I am in no position to criticize my friend Kim's hotel choice in Phnom Penh in any way, shape or form. The Pavilion is a lovely place in an old palace, with private outdoor areas or verandahs for the rooms, depending on what floor they repose upon. Any discomfort I felt there came from the discrepancy between what lay beyond the hotel walls and what I experienced once I walked through the heavy wooden door that kept the street at bay. And that is my own personal idiosyncracy that doubtless could benefit from a bit of psychotherapy.
On the other hand, my Kratie choice had Kim scrabbling at the door one evening moaning forcefully, "Janet, let me in! Let me in!" I rushed to oblige her, feeling sure that the jovial town drunk who, well on his way to oblivion by four in the afternoon, had been transfixed by Kim's blonde hair, had followed her through the streets when we first arrived, slurring his welcome in Khmer and in English, and had probably now escorted her to the hotel.
As soon as the door cracked open, Kim rocketed into our room. "Oh my god," she gasped, "the hallway is covered with cockroaches. I couldn't even see the floor."
The Heng Heng's distinguishing feature was a verandah, open to the hallway, that faced the river and was quite enticing by day. At night it was the portal for every cockroach in town--the place for them to see and be seen obviously--and some of them apparently continued to hang out to prepare for the next night's debauch during the day, because we had noticed a few when we took possession of our room. We had done our best to be nonchalant about them but learning that the Heng Heng's hallways became the cockroach version of Studio 54 when darkness fell was too much. Kim had discovered an alternate hostelry before returning to shriek for sanctuary and we moved there the next morning.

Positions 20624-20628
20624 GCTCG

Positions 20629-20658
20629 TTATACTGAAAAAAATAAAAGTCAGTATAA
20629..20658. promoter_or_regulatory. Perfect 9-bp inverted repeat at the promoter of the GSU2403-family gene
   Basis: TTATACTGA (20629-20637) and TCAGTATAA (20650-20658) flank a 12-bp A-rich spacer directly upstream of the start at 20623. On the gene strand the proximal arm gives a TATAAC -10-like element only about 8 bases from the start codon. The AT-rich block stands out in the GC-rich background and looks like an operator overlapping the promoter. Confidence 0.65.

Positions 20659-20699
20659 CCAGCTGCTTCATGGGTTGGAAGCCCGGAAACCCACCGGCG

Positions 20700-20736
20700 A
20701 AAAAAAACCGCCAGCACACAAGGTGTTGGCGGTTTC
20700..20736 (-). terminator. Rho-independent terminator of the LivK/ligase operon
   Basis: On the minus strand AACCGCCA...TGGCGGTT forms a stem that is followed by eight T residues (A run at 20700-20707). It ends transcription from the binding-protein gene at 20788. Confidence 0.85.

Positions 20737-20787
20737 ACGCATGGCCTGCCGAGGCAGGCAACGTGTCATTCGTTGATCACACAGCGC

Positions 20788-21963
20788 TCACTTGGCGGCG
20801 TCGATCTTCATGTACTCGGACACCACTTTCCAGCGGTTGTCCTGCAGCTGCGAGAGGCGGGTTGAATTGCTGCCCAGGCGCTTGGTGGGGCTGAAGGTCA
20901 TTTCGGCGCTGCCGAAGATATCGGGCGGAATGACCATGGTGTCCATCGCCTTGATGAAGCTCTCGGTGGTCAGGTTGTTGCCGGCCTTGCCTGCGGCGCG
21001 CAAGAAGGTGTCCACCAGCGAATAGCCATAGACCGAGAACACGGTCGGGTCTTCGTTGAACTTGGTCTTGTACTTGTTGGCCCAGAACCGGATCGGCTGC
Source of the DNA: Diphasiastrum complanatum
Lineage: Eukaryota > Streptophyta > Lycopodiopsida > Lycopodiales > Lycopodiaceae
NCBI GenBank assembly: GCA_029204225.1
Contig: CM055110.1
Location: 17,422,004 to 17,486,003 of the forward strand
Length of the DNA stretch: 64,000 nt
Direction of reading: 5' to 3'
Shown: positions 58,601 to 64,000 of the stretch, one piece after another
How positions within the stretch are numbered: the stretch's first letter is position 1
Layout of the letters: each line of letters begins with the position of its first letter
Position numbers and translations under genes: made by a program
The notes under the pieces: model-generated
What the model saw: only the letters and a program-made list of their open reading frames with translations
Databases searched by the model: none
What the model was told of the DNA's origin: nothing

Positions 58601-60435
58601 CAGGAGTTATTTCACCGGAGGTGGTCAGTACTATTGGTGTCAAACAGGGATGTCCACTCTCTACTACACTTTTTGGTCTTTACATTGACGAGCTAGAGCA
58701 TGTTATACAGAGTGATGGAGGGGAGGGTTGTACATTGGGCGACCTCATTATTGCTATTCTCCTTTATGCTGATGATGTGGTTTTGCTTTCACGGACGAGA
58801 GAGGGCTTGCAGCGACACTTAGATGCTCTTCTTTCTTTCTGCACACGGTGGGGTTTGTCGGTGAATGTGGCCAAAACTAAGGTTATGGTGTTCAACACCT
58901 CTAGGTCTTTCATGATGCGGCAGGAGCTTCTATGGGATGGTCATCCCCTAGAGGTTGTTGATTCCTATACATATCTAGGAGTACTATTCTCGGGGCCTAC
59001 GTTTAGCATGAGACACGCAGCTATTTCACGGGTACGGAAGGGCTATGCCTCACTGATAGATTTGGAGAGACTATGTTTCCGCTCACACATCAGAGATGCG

"Why are you going?" the desk clerk at the Heng Heng asked. When Kim, with remarkable restraint, explained why, he chuckled indulgently and said, "Oh the cockroaches like to come and play in the light after dark." We waited for him to conclude with "You know-- those crazy cockroaches," but he seemed too absorbed in endearing cockroach memories to enlarge upon this theme.
I had forgotten a scarf when I left the Heng Heng and on the morning I was to leave Kratie, I approached the entrance of the hotel to see if the maid had found it. As I drew near the open door, a miasma of stale air and cockroach urine billowed toward me and I covered my face and rapidly retreated. I like to think that the Heng Heng's roach colony now uses it as a red carpet, when they all enter the hotel hallways for yet another night on the town. As the good friend of still another cockroach was fond of saying, "Toujours gai, toujours gai." (Archie and Mehitabel, meet the Heng Heng.)